My father was relatively stable yesterday morning and we were longing for more privacy, space, and the comfort of familiar surroundings, so we made the decision to bring him home to die, an action for which we will all be eternally grateful. He’s in a hospital bed in front of the fireplace in the spacious, bright family room. We have formed a cocoon around him, snuggling with him in the bed, sleeping on and off on nearby chairs and sofas, candles burning, wine flowing, his favorite jazz tunes adding to a soundscape of rich conversation and storytelling, anguished weeping, and joyful laughter. Dear friends are coming by with substantial offerings of food, holiday treats, strength, and warm embraces. With the help of a few simple medications and other comfort measures to ease pain, agitation, and difficulty breathing, he is incredibly calm and peaceful. After what we thought was his last breath early this morning, I observed, “We all know that the love awaiting him on the other side is beyond our wildest imaginings, but what’s going on in this room has got to make it awfully hard for him to leave.” However, it is highly likely that on this, the shortest day of the year, he will make what has to be the very short journey into the arms of his daughter Laura and others who are preparing a place for him.
I have no doubt that you all are ardently holding us in your thoughts and prayers, and we are feeling completely sustained and inspired by the strength of your spiritual support. I am most grateful for the texts, emails, and phone calls that have seemed to come at the most opportune moments. And allow me to make one very sincere declaration: It is not a horrible, grim state of affairs that my father is dying the week of Christmas. Quite the opposite, in fact. Never has the Light and Love of the Incarnation been more real and palpable than at this very moment. The gift of the Christ Child this year will be the relief of my father’s suffering and the intense love that is permeating every aspect of this sacred experience. We feel so blessed, so fortunate. We rejoice!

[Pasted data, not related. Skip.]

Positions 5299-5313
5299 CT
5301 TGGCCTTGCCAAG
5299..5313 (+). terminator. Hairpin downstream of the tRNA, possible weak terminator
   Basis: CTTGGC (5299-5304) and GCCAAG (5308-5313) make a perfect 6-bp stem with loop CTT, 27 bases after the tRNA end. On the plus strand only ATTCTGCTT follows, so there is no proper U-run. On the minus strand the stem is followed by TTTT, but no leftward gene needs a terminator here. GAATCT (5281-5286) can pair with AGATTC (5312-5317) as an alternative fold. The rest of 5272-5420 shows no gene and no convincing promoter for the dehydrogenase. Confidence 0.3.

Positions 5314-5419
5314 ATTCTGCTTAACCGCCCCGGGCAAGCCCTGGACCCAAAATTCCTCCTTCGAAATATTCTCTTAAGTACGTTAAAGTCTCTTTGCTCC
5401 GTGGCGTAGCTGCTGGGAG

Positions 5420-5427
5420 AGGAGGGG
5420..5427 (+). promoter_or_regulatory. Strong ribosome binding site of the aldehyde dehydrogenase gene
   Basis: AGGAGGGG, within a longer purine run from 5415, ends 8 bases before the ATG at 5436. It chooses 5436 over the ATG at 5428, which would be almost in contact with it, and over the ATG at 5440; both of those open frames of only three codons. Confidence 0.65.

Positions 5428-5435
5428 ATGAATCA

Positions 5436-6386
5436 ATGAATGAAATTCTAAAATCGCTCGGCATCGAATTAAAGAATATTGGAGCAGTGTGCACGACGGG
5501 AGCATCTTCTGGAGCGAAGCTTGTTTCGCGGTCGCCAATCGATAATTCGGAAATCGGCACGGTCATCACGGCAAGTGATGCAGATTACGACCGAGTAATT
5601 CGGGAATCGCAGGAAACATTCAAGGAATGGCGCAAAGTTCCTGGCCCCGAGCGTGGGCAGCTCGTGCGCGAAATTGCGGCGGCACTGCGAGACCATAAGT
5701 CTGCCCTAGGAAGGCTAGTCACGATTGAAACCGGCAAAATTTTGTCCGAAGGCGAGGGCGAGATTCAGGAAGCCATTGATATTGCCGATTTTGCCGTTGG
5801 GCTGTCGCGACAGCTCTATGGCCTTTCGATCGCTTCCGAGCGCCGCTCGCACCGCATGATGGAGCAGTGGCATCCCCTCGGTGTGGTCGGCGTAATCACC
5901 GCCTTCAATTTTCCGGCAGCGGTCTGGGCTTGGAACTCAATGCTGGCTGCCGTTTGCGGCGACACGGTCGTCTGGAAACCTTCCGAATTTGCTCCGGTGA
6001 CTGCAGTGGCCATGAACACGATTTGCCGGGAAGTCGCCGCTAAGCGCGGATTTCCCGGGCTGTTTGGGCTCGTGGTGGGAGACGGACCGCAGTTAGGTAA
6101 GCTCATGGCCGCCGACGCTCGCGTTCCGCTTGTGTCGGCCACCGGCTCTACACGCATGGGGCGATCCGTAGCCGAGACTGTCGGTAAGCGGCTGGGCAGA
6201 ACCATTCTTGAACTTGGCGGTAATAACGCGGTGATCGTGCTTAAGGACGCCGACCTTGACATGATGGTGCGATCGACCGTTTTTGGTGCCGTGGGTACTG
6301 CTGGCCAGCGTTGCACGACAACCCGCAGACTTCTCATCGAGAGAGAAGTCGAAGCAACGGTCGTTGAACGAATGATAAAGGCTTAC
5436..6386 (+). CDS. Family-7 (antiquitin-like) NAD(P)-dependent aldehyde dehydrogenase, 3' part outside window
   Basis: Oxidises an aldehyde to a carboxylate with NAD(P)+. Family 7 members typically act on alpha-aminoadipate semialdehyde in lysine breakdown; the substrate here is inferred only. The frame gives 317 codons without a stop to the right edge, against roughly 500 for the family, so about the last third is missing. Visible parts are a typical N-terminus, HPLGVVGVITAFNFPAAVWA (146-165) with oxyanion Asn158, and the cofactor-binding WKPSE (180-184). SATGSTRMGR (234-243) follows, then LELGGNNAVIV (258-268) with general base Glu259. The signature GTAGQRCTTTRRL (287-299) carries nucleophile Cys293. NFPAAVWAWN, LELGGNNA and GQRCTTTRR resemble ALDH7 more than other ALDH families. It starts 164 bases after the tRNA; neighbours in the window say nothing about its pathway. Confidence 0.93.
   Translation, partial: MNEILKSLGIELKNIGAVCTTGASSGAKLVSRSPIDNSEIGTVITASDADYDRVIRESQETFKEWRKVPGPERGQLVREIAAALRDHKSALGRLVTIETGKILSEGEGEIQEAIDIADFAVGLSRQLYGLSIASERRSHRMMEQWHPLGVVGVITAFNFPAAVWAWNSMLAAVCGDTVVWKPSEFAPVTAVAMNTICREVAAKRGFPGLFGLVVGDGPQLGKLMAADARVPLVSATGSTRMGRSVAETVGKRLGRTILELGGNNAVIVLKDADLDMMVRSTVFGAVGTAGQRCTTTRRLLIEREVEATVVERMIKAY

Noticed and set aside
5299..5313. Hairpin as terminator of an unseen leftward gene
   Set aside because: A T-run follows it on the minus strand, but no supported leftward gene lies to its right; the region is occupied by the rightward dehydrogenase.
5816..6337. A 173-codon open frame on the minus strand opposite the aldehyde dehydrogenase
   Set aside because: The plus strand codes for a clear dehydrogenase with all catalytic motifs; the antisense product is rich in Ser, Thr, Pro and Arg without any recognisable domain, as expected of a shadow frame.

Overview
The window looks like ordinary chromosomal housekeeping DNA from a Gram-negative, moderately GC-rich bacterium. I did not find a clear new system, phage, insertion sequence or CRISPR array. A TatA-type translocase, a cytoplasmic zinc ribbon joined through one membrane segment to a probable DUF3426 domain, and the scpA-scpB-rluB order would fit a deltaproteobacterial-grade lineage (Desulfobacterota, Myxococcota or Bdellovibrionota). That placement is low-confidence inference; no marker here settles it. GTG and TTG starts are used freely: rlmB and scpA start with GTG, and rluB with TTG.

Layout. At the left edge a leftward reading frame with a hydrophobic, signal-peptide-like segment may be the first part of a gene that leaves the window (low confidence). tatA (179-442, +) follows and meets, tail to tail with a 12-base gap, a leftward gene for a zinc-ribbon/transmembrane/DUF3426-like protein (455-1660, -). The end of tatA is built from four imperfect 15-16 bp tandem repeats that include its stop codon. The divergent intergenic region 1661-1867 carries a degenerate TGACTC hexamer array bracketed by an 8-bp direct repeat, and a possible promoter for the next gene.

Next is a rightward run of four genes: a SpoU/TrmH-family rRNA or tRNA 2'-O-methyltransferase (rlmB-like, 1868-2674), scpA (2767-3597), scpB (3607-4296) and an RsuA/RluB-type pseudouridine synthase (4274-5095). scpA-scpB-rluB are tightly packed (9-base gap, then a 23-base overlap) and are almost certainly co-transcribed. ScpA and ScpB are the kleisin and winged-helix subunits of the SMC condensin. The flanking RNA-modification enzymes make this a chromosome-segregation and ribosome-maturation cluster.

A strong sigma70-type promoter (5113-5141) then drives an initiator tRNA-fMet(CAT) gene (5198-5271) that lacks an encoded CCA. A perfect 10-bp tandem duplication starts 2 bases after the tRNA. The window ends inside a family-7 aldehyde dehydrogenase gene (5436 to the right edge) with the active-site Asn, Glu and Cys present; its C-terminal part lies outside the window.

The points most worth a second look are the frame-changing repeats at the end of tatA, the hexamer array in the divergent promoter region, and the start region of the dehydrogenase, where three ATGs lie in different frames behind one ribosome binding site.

What a beautiful account, a hopeful message of love, even in the midst of suffering and sadness! It is so very obvious to me, through Mona’s eloquent words, that the spirit really does live on. This truth also became apparent at the burial today when the coffin refused to go down easily. After too many moments of awkward quiet, Mona broke the silence, declaring that her father had inspired the last laugh as usual. Yes indeed, Boyd, you are still with us!
But the spirit lives on only insofar as it fulfills its purpose to help us move onward, to lure us toward that shining place that we all will experience someday if we aspire toward the light. The more fervently we move toward it in this life, the more naturally we’ll be drawn toward it when our own time on this earth comes to a halt.
As Boyd’s children and grandchildren have noted, his eroded memory has been fully restored now. He’s more able than ever to do the most important work of a father — to guide his family to heaven.
Those of us who remain are here for a reason. We haven’t learned the lessons we are meant to learn, have not yet done the work we’ve been called here to do. There’s still time. Boyd has reminded me that living to the fullest while we can is the only way to go, and seeing God in everyone we meet, especially the most vulnerable and weak among us, is not an impossible endeavor. What a beautiful reminder as 2009 comes to a close. It’s time to roll up our sleeves and fulfill our purpose!
What are the lessons you’ve learned from those dear ones who have passed on in 2009?